Today I want to discuss dialogue. When following the Show Don’t Tell rule, dialogue is the backbone for our scenes and our story. Good dialogue should further the story, keep readers interested and engaged, reveal more about the characters, and be genuine and believable. So what do we need to keep in mind when we write dialogue? Read on.

Avoid info dumps. Do not have characters discuss things they already know. This is a cheap trick and comes across badly to readers. Condense your information and keep dialogue realistically short. People paraphrase in real life to prevent boredom, so keep this in mind when you’re writing. Include backstory only if it furthers the plot of the current story. Readers don’t need to know everything you do as a writer to write well. Finally, don’t rely on dialogue to give readers information.

Keep writing believable. In real life people interrupt each other and have unfinished thoughts, especially during arguments or different emotional states. Don’t shy away from things that make your dialogue more genuine. Don’t rely on long monologues, but when you do need one, vary your sentence length and structure to keep it from getting droll. And even though people use these in real life all the time, eliminate umms, yeas, and repetitive phrases that make dialogue stilted and boring. Make sure your dialogue matches the mood and tension for the scene. Should it be an argument or a clandestine conversation? Also, further the theme of your story and your subplots with subtext to reveal more about your characters and your story. Subtext is just as important as the actual dialogue in what it conveys. And each character should sound different. Good dialogue happens when each character has a unique voice and dialogue can be correctly attributed to the right character by the reader without being told who is talking. We should recognize who’s talking without being told.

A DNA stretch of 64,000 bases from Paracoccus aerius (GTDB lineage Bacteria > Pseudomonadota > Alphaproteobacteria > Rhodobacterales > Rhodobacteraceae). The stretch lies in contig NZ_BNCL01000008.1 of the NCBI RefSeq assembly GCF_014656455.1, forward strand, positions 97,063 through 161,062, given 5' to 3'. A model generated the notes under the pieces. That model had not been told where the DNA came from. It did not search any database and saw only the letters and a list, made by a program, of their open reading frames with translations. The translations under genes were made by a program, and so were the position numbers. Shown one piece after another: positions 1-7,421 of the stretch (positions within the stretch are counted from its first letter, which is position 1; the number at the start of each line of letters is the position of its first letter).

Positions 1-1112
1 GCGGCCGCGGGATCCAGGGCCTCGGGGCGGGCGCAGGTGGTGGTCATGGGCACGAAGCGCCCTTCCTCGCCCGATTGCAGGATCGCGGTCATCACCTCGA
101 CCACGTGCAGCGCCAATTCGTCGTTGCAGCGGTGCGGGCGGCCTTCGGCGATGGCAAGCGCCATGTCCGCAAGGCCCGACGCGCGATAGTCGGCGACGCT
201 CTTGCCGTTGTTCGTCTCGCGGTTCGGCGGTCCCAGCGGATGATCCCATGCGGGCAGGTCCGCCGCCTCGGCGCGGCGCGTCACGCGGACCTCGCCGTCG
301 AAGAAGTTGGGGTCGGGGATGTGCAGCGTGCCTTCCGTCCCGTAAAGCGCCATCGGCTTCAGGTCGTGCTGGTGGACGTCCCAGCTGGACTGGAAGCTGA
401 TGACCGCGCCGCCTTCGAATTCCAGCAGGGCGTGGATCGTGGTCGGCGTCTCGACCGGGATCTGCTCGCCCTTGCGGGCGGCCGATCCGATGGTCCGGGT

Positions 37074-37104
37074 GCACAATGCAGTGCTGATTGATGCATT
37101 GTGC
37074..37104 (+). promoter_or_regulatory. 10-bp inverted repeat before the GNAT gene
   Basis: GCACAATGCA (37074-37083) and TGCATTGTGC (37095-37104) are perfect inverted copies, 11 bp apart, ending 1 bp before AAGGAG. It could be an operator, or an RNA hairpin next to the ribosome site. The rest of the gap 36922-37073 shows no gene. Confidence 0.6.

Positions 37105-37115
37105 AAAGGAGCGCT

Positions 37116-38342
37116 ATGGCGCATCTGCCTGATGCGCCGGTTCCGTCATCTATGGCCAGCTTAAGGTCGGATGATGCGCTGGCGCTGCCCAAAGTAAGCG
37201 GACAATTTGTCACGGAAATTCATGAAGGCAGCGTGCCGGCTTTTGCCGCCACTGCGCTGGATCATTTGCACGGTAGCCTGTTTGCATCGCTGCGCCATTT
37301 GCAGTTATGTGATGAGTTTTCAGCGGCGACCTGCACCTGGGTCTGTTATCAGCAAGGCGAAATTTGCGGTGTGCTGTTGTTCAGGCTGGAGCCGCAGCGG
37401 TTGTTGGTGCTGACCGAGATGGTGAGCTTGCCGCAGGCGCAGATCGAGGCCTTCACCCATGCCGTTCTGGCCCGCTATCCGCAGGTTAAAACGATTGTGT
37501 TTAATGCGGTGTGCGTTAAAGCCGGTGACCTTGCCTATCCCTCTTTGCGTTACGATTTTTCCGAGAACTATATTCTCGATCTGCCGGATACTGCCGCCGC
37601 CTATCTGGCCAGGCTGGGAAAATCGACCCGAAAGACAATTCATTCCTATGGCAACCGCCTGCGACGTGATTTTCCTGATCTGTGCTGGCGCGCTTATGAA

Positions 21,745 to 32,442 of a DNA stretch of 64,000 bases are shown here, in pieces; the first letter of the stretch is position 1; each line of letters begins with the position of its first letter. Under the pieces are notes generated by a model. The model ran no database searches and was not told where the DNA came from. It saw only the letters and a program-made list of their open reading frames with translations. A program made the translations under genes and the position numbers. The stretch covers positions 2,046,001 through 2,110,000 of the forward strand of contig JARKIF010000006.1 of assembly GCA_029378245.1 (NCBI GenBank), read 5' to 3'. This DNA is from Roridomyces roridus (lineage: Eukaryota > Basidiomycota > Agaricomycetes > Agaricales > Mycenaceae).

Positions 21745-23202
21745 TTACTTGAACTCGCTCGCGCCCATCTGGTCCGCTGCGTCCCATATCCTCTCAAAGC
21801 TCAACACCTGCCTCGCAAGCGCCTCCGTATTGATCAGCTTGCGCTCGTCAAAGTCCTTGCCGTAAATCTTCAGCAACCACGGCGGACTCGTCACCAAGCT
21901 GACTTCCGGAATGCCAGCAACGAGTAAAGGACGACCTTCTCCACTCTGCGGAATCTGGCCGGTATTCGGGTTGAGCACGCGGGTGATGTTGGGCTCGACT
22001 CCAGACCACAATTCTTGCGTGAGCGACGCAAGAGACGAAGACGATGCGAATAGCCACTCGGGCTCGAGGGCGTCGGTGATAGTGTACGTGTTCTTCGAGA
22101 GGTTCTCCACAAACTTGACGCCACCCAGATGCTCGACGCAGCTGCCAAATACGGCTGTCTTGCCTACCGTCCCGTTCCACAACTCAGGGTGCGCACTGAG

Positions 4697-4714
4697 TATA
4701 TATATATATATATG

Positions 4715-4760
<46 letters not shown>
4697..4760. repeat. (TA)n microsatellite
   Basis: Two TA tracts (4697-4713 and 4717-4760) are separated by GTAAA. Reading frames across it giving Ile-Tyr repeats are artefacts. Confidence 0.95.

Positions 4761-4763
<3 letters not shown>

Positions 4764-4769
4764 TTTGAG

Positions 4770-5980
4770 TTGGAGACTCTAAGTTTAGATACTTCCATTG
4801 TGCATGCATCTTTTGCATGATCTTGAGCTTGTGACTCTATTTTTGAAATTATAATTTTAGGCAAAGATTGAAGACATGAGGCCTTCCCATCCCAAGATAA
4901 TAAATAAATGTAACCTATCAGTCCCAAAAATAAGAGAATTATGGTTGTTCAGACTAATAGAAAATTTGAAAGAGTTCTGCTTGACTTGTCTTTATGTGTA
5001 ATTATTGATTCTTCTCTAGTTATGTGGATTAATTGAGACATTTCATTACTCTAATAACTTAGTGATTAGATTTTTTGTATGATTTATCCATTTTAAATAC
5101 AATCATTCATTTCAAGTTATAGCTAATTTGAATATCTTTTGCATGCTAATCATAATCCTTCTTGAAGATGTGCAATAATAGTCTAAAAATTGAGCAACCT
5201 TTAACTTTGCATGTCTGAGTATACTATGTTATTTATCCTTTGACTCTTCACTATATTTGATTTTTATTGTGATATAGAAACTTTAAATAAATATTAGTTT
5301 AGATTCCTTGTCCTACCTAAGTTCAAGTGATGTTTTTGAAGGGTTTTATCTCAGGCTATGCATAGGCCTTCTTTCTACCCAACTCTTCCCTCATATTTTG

Omit dialogue tags when not needed for clarity. Dialogue tags are the “he said” and “she asked” tags at the end of dialogue that attribute who was talking. These can be tedious if used after every bit of dialogue, so you should avoid overusing them and only use them to establish who is talking and when it’s unclear who is saying what. Some say that said is dead, but using tags other than said or asked can be extremely jarring to readers. Articulated, grumbled, recalled, etc. remove readers from the story and remind them they are reading. There is a time and place for everything and everything is fine in moderation, but you do not need to replace said with a colorful tag every time. Said is unobtrusive and does a great job. Unless it’s a middle grade book where colorful tags are more standard.

Now let’s discuss some general tips for writing dialogue. Read your dialogue out loud. Does it sound natural? Does it flow and have a good rhythm to it? Eavesdrop on other people’s conversation and take notes if you’re wondering how to craft good conversations. Make sure your dialogue is still comprehensible when writing in accents or using diction, you do not need to spell things out phonetically. And show, don’t tell! Convey emotions with your word choice. And avoid too much slang terminology since it really does date your work and quickly. And do not just have a wall of dialogue. Add in what the characters are doing while talking and their body language. It will tell a lot.

Dialogue can be tricky but it is a skill that all writers need to develop. If you’re struggling with writing dialogue, you can read a few plays which rely completely on dialogue to advance the action of their stories. Practice writing a scene only using dialogue. And listen to the way other people talk around you. Do you struggle with writing dialogue? What tips do you have for it? Comment below and happy writing!


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